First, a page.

Ukraine′s Poroshenko asks PM Yatsenyuk to resign | News | DW | 16.02.2016

Visit the new DW website

Take a look at the beta version of We're not done yet! Your opinion can help us make it better.

  1. Inhalt
  2. Navigation
  3. Weitere Inhalte
  4. Metanavigation
  5. Suche
  6. Choose from 30 Languages


Ukraine's Poroshenko asks PM Yatsenyuk to resign

The embattled Ukrainian Prime Minister, Arseniy Yatsenyuk, faces a no-confidence vote. President Petro Poroshenko has asked for a "complete cabinet reshuffle."

"In order to restore trust in the government, the president asked the prosecutor general and the prime minister to quit," presidential spokesman Svyatoslav Tsegolko tweeted on Tuesday.

"Is it not clear that successful reforms can only be conducted by a government that enjoys sufficiently high public support?" Poroshenko added in a statement on the presidential website. To restore trust, "therapy is no longer enough - you need surgery," he added.

The president said that all four parties that comprise Ukraine's current pro-Western coalition should take part "in a complete cabinet reshuffle."

Ukrainian lawmakers gathered enough signatures to hold a no-confidence vote on the government.

The president's party would vote to criticize the performance of Prime Minister Arseniy Yatsenyuk's government as "unsatisfactory", its parliamentary leader Yuriy Lutsenko announced. He also said his party wanted the no-confidence vote to take place later on Tuesday.

Maksym Burbak, the parliamentary leader of Yatsenyuk's party, told lawmakers that the consequences of voting against the government would be felt "literally the next day - since this could trigger early elections and chaos."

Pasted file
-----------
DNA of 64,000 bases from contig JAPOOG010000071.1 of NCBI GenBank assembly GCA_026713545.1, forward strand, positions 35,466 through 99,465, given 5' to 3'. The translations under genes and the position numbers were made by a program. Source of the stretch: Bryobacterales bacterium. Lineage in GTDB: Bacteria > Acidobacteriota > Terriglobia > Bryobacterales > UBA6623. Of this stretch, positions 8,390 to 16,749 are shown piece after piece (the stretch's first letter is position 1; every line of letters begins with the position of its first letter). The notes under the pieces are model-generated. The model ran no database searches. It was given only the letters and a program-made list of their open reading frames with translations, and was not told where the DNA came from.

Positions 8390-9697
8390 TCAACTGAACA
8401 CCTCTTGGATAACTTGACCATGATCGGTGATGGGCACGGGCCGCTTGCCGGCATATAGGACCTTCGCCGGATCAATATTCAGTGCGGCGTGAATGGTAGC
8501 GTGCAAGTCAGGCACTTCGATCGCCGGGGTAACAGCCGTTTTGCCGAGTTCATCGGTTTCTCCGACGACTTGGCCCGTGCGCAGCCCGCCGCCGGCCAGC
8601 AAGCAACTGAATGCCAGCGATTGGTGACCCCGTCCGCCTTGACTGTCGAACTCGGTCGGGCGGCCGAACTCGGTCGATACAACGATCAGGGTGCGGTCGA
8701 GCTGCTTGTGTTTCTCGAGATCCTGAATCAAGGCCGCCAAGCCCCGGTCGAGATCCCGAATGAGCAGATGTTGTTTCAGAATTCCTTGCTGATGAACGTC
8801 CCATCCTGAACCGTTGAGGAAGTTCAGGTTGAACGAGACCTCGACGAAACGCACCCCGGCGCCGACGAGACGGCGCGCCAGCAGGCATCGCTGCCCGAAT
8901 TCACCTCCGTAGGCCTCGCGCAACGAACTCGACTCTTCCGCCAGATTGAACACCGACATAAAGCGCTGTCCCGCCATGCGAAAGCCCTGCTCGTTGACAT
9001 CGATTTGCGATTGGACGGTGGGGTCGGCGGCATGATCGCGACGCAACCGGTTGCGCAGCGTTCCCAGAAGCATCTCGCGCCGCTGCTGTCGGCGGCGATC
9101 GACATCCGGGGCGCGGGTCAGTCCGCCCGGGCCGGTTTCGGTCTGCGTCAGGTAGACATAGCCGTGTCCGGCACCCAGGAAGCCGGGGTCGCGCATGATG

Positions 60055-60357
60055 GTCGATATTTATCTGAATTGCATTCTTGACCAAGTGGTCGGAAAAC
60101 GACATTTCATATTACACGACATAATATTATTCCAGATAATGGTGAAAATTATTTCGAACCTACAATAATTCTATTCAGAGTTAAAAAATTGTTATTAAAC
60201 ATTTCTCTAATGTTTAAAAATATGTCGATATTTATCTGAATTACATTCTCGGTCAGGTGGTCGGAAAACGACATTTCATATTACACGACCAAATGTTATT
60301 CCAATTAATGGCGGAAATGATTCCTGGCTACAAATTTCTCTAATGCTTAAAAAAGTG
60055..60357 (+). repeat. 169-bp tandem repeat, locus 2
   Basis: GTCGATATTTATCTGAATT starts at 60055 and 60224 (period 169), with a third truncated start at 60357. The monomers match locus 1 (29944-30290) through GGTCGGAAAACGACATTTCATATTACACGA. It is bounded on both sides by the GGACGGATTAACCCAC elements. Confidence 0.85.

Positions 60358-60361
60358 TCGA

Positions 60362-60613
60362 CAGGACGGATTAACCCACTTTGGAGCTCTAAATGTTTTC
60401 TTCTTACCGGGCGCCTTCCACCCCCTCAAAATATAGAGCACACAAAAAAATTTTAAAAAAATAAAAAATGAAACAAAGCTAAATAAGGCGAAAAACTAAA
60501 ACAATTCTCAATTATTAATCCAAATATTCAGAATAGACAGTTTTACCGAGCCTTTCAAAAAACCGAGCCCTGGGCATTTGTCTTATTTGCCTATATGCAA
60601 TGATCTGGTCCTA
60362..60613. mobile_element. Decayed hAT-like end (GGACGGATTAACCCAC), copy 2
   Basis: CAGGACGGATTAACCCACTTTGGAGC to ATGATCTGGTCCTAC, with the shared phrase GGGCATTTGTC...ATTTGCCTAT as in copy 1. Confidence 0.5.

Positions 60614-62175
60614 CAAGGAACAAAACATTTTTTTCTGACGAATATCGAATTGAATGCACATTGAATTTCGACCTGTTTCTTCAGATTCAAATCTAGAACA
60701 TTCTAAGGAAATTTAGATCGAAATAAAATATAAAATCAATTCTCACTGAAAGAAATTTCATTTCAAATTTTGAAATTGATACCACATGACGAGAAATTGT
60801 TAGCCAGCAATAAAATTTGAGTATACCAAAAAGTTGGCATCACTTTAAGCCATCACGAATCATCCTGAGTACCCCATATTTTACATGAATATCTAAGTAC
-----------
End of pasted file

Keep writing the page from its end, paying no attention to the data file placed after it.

If Yatsenyuk falls, this would further delay negotiations with the International Monetary Fund (IMF) for the next tranche of money from the billion-dollar aid program for the crisis-ridden country. This tranche has been on hold since October because of the slow pace of reforms in Ukraine.

Last week, US Vice President Joe Biden urged the governing coalition in Ukraine to quickly establish unity to allow the country to "move forward with reforms, in line with the commitments in the IMF program."

Furthermore, the White House said Biden "expressed serious concern about the security situation in eastern Ukraine" in a call with Petro Poroshenko, as fighting went on. Since pro-Russian separatists rose up in Eastern Ukraine after Russia's annexation of Crimea in 2014, more than 9,000 people have been killed in the conflict.

The political crisis in Ukraine was intensified by the resignation of two top-officials in less than two weeks. Deputy Prosecutor General Vitaliy Kasko quit on Monday in protest over corruption.

"Today, the General Prosecutor's office is a brake on the reform of criminal justice, a hotbed of corruption, an instrument of political pressure, one of the key obstacles to the arrival of foreign investment in Ukraine," Deputy General Prosecutor Kasko said in a televised statement on Monday.

Economy Minister Abromavicius resigned at the beginning of February (Photo: Reuters)

Economy Minister Abromavicius resigned at the beginning of February

His move followed the resignation of Economy Minister Aivaras Abromavicius, one of the key ministers in Yatsenyuk's government, on February 3, stating corruption and pressure from the president's party among his reasons. In an interview with DW, he called on Prime Minister Yatsenyuk to step down because the country was "caught in a crisis of trust". Radical steps were needed to regain that trust - such as a change of staff on the political level, he told DW. "A country can't implement successful reforms if the head of government has lousy ratings," he added.

das/rc (AFP, Reuters)

DW recommends